Pieces of April We are always part of a family, no matter what role it has played in our lives. Certain occasions, most especially holidays, bring up vivid memories, fugitive feelings, fond moments, and enduring grievances. This theme Is creatively explored In Peter Hedges’ film Pieces of April. It’s Thanksgiving Day, and April Is preparing a feast for her entire family. What Is so unusual about that? Well, she’s always had a terrible relationship with her mother, Joy, and now the woman is dying of cancer.
As April imagines a disaster scenario, it begins to unfold through a series of minor teashops connected with the cooking of the turkey. Her family’s Journey from suburbia to a grungy urban area is no less riddled with difficulties, tension, and setbacks. The end result is a holiday film like none you have ever seen before. Hedges leaves plenty of room for us to step into the storyline and assess our own feelings about families, memories, connections with others, gratitude, and more, making this a perfect story for discussion.
The film runs 80 minutes and is rated PEG-13 for language, sensuality, drug content, and Images of nudity. For our review ND a plot synopsis, click here. 1. The Most Powerful Ties “Other things may change us, but we start and end with the family,” Anthony Brandt has written. “The most powerful ties are the ones to the people who gave us birth . It hardly seems to matter how many years have passed, how many betrayals there may have been, how much misery in the family. We remain connected, even against our wills. * What particular roles do each of the members of the Burns family play ? Joy, Jim, April, Beth, Timmy, and Joy’s mother? How would you characterize their life together? What outside influences have put pressure on them all? * What Impact have “the most powerful ties” of family had upon your development over the years? Describe the nature and meaning of your connections with your birth family. 2. Emotional Expectations In Why Mothers and Daughters Can’t Be Friends, Victoria Seconds writes: “Tension Is demonstrated In how mothers and daughters express ? or restrain ? their feelings for each other.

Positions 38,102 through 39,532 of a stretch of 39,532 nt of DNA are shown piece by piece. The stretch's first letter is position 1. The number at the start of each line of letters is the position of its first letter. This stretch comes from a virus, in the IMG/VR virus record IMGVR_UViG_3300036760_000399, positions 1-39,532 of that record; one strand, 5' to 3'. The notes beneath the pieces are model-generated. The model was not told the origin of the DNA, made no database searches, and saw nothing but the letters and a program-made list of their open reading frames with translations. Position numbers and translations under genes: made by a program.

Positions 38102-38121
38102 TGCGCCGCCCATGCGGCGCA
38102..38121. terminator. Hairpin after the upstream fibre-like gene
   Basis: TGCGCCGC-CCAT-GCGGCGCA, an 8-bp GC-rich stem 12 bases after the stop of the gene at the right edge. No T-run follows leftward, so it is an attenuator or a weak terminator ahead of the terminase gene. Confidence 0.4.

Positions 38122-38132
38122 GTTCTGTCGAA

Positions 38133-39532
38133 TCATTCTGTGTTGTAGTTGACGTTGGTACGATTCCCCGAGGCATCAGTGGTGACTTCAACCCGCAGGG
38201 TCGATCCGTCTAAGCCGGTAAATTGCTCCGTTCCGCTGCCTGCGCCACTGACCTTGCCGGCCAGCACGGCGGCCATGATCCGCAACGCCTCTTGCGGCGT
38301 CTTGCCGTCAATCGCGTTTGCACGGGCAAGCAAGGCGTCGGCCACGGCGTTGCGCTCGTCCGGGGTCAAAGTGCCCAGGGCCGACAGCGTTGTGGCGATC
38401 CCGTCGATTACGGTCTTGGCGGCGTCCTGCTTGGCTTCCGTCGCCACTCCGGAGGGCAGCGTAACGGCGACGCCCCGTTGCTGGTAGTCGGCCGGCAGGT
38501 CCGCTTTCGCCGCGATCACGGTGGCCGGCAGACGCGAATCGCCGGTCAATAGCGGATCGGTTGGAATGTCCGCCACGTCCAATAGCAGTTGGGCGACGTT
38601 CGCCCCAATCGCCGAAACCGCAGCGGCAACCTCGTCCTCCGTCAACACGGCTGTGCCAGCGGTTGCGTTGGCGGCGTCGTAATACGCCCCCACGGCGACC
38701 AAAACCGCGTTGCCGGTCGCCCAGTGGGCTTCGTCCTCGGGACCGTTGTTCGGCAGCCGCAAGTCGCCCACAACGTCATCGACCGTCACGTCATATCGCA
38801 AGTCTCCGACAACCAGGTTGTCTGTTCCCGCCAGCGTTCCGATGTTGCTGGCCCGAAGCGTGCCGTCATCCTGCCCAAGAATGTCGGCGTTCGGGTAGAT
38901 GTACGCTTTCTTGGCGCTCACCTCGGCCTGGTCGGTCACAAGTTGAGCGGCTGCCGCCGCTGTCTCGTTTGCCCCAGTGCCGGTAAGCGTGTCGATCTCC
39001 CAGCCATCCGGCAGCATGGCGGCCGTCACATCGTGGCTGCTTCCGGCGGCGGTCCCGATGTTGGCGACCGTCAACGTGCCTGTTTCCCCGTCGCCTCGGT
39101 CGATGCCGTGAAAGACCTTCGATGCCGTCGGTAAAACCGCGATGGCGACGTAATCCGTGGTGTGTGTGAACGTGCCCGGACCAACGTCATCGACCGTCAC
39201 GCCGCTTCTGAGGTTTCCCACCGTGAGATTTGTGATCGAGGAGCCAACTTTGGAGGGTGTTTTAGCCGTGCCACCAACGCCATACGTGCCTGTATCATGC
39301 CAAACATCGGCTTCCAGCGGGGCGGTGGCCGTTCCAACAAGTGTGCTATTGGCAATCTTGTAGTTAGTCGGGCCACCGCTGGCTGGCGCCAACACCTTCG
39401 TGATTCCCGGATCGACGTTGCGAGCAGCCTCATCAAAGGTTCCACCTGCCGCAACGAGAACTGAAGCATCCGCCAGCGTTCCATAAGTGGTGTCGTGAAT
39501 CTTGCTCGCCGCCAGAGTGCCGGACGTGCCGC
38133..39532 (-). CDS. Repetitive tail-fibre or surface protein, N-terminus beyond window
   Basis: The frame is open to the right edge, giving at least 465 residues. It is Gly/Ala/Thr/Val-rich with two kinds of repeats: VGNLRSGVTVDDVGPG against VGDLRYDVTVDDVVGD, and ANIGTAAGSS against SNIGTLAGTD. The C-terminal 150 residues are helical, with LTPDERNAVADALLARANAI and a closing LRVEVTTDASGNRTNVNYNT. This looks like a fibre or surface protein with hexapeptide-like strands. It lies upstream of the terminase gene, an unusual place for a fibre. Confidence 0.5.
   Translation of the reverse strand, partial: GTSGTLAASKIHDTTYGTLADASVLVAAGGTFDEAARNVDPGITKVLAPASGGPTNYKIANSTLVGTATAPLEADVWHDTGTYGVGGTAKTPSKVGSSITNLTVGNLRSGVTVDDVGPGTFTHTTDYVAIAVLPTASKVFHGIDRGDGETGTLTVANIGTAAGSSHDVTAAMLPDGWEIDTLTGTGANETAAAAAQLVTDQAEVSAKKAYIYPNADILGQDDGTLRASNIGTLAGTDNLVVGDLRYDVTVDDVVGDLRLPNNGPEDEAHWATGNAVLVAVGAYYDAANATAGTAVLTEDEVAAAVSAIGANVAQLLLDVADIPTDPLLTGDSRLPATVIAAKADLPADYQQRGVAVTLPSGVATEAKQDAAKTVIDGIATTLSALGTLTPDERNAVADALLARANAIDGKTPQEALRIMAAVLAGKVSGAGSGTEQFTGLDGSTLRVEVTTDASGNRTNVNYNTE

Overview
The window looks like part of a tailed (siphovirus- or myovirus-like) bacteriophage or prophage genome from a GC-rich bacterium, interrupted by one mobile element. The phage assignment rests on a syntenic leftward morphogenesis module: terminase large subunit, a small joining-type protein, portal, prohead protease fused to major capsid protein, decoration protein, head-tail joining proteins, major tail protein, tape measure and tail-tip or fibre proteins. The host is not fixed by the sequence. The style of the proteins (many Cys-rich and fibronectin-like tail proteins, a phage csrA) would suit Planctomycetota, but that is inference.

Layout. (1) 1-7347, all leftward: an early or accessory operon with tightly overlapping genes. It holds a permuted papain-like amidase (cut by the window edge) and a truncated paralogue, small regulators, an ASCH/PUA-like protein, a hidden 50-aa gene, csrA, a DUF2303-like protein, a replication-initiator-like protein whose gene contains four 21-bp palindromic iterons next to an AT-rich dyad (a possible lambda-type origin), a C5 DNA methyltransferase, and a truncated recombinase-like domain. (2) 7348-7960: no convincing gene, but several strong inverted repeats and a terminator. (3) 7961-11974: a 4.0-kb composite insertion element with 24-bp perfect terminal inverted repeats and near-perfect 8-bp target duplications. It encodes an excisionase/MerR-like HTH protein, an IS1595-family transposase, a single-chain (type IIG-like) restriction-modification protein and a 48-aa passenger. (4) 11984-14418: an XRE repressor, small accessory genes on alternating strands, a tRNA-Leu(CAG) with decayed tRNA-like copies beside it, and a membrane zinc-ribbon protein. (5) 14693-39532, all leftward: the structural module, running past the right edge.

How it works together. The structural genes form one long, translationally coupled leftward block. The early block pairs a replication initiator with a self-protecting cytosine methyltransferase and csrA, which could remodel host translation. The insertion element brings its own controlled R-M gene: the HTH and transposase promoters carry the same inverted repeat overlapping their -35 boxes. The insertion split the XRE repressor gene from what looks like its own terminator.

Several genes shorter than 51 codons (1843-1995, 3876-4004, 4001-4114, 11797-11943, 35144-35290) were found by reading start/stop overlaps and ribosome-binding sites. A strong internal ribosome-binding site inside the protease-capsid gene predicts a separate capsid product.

The contextual and temperamental differences that keep mother and daughter at odds with each other seep into their emotional expectations. History outdistancing, many daughters feel that no matter what they do, their mothers will remain forever unappeasable. ” * What seems to be at the source of the toxic feelings that April and Joy have for each other? Talk about the ways in which they both set up the Thanksgiving holiday up for disaster by giving in to their emotional expectations. * Share the story of an experience where your emotional expectations of an event ruined It for you.
What contextual or temperamental differences caused rifts In your relationship with your birth parents? Talk about how you have resolved these Issues. 3. Mutual Interdependence “If everything Is connected to everything else, then everyone Is ultimately responsible for everything,” Lawrence Shiner asserts in Invisible Lines of Connection. “We can Della nothing on anyone else. I en more we comprehend our mutual interdependence, the more we fathom the implications of our most trivial acts.